Livingston, David and Charles Livingstone.  Narrative of an Expedition to the Zambesi and its Tributaries.


Livingstone Museum. David Livingstone: Letters & Documents, 1841-1872; the Zambian Collection at the Livingstone Museum, Containing a Wealth of Restored, previously Unknown or Unpublished Texts, with Chronology, Biographical Chapters and Annotated Index. Edited by Timothy Holmes. Livingstone [Zambia]: The Museum; Lusaka: Multimedia Zambia; Bloomington: Indiana University Press; London: J. Currey, 1990.

Livingstone, David. African Journal, 1853-1856. Edited with an introduction by I. Schapera. London: Chatto & Windus, 1963.

_____. David Livingstone and the Rovuma. Edinburgh: University Press, 1965.

_____. Dr. Livingstone’s Cambridge Lectures. Cambridge: Deighton, Bell and Co., 1858.

_____. Family Letters, 1841-1856. Edited with an Introduction by I. Schapera. London: Chatto & Windus, 1959.

_____. Livingstone’s Missionary Correspondence, 1841-1856. Edited with an Introduction by I. Schapera. Berkeley: University of California Press, 1961.

_____. Livingstone’s Private Journals, 1851-1853. Edited with an Introduction by I. Schapera. London: Chatto & Windus, 1960.


Annesley, George and Violet Gordon. David Livingstone: Light-Bearer to Africa. London: Macmillan, 1956.

Birkinshaw, Philip. The Livingstone Touch. Cape Town, New York, Purnell, 1973.

David Livingstone and Africa: Proceedings of a Seminar Held on the Occasion of the Centenary of the Death of David Livingstone at the Centre of African Studies, University of Edinburgh, 4th and 5th. Edinburgh: University of Edinburgh, Centre for African Studies. May 1973.

Ransford, Oliver. David Livingstone: The Dark Interior. London: J. Murray, 1978.

Robert, John S. The Life and Explorations of David Livingstone, L.L.D., carefully compile from reliable sources. London: Adam & Co., 1877.

Ross, Andrew. David Livingstone: Mission and Empire. London: Hambledon and London, 2002.

Seaver, George. David Livingstone: His Life and Letters Cambridge, England: Lutterworth Press, 2006.

Smith, G. Watt. David Livingstone: The Great Heart of Africa. London: Arthur H. Stockwell, 1913.

Society for Promoting Christian Knowledge (Great Britain). General Literature Committee. David Livingstone: The Great African Pioneer. London, 1880.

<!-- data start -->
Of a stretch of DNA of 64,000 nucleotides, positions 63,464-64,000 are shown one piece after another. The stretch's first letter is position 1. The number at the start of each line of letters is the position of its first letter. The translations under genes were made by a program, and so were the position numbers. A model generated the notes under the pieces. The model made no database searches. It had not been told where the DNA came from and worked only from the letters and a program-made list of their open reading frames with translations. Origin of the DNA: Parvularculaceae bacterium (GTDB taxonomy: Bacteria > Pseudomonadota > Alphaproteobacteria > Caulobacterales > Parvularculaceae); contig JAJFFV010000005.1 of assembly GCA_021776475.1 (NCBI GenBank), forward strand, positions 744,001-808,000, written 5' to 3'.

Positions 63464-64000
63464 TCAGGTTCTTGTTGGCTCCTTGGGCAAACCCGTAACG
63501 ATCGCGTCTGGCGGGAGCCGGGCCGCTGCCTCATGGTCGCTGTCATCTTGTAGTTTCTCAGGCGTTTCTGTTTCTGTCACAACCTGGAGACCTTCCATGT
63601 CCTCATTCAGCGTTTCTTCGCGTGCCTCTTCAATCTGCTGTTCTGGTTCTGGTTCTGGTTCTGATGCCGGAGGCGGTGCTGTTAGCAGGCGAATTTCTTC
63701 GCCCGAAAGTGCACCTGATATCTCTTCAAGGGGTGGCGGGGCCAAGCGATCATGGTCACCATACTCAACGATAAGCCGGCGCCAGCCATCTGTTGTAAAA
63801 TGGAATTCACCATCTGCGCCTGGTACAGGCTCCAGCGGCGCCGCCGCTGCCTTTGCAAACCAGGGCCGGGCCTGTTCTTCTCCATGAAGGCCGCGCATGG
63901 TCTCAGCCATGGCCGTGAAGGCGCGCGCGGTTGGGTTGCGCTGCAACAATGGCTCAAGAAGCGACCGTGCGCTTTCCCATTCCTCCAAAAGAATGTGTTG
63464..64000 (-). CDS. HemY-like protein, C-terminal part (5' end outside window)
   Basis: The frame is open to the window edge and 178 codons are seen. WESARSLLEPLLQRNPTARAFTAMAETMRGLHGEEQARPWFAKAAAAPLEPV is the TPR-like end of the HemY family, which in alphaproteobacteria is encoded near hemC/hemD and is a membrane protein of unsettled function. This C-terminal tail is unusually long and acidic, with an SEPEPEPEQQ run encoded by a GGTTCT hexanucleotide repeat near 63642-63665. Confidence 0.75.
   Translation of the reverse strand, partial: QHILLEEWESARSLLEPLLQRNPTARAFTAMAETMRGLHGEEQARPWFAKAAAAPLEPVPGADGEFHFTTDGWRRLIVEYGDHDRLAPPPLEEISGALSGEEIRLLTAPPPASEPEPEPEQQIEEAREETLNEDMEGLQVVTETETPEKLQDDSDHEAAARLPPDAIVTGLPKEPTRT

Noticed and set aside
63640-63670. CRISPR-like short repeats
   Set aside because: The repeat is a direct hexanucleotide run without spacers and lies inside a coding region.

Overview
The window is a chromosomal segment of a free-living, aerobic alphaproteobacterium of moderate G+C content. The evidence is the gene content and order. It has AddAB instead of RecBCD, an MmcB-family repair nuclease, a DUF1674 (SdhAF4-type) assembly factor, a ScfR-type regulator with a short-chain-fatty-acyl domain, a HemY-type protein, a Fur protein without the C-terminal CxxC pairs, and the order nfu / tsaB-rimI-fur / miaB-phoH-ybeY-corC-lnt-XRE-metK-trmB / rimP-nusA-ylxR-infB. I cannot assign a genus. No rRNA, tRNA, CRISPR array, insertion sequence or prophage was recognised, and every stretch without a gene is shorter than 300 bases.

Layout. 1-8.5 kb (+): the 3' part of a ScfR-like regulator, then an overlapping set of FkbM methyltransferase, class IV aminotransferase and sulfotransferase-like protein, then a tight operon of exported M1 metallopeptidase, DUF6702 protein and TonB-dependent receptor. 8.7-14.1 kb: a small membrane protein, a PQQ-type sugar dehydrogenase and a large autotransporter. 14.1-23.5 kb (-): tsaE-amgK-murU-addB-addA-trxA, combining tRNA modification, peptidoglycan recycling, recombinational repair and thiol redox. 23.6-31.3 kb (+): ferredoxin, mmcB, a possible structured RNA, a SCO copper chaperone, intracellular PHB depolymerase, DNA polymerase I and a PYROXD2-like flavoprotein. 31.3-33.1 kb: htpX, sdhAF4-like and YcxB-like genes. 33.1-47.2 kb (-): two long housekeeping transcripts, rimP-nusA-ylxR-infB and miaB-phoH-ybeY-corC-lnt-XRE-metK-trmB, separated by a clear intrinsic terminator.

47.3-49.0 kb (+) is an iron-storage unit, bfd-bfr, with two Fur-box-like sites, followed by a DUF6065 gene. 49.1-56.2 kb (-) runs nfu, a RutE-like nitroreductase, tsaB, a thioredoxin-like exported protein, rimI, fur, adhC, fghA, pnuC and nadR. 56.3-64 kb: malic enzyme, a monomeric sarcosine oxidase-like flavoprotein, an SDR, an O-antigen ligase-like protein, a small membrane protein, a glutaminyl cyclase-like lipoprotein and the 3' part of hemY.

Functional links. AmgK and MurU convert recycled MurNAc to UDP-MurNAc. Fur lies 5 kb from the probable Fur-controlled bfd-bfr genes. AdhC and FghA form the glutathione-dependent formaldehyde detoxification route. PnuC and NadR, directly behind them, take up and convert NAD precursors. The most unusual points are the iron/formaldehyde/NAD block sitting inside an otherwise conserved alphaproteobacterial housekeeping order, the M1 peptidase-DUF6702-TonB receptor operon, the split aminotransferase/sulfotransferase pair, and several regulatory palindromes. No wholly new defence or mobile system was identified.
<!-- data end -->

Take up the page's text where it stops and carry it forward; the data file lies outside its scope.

Waller, Horace (ed.). The Last Journals of David Livingstone in Central Africa From Eighteen Hundred and Sixty Five to His Death. Continued by a Narrative of his last Moments and Sufferings Obtained from His Faithful Servants, Chuma and Susi. New York: Harper & Brothers, 1875.

_____. The Death of Dr. Livingstone. Lusaka: National Educational Co., of Zambia, 1973.

Walls, Andrew F. “David Livingstone.” In Mission Legacies: Biographical Studies of Leaders of the Modern Missionary Movement, edited by Gerald H. Anderson et al. Maryknoll: Orbis Books, 1994. Pp. 140-147.

David Livingstone Museum at Blantyre, Scotland, his birthplace.

Christian Biography Resources contains secondary sources about Livingstone.

Papers on David Livingstone

Dr. David Livingstone forum” with links to various editions of and commentary regarding Missionary Travels and Researches in South Africa:

School of African and Oriental Studies Library (United Kingdom) miscellaneous collection, twelve boxes, of correspondence and papers (1834-1950s) of and relating to David Livingstone, composed of three sub-collections; see description of content and structure, access and use, as well as brief biographies of David and Mary Livingstone.


“David Livingstone (1864).” In Seaver, George. David Livingstone: His Life and Letters. London: Lutterworth Press, 1957.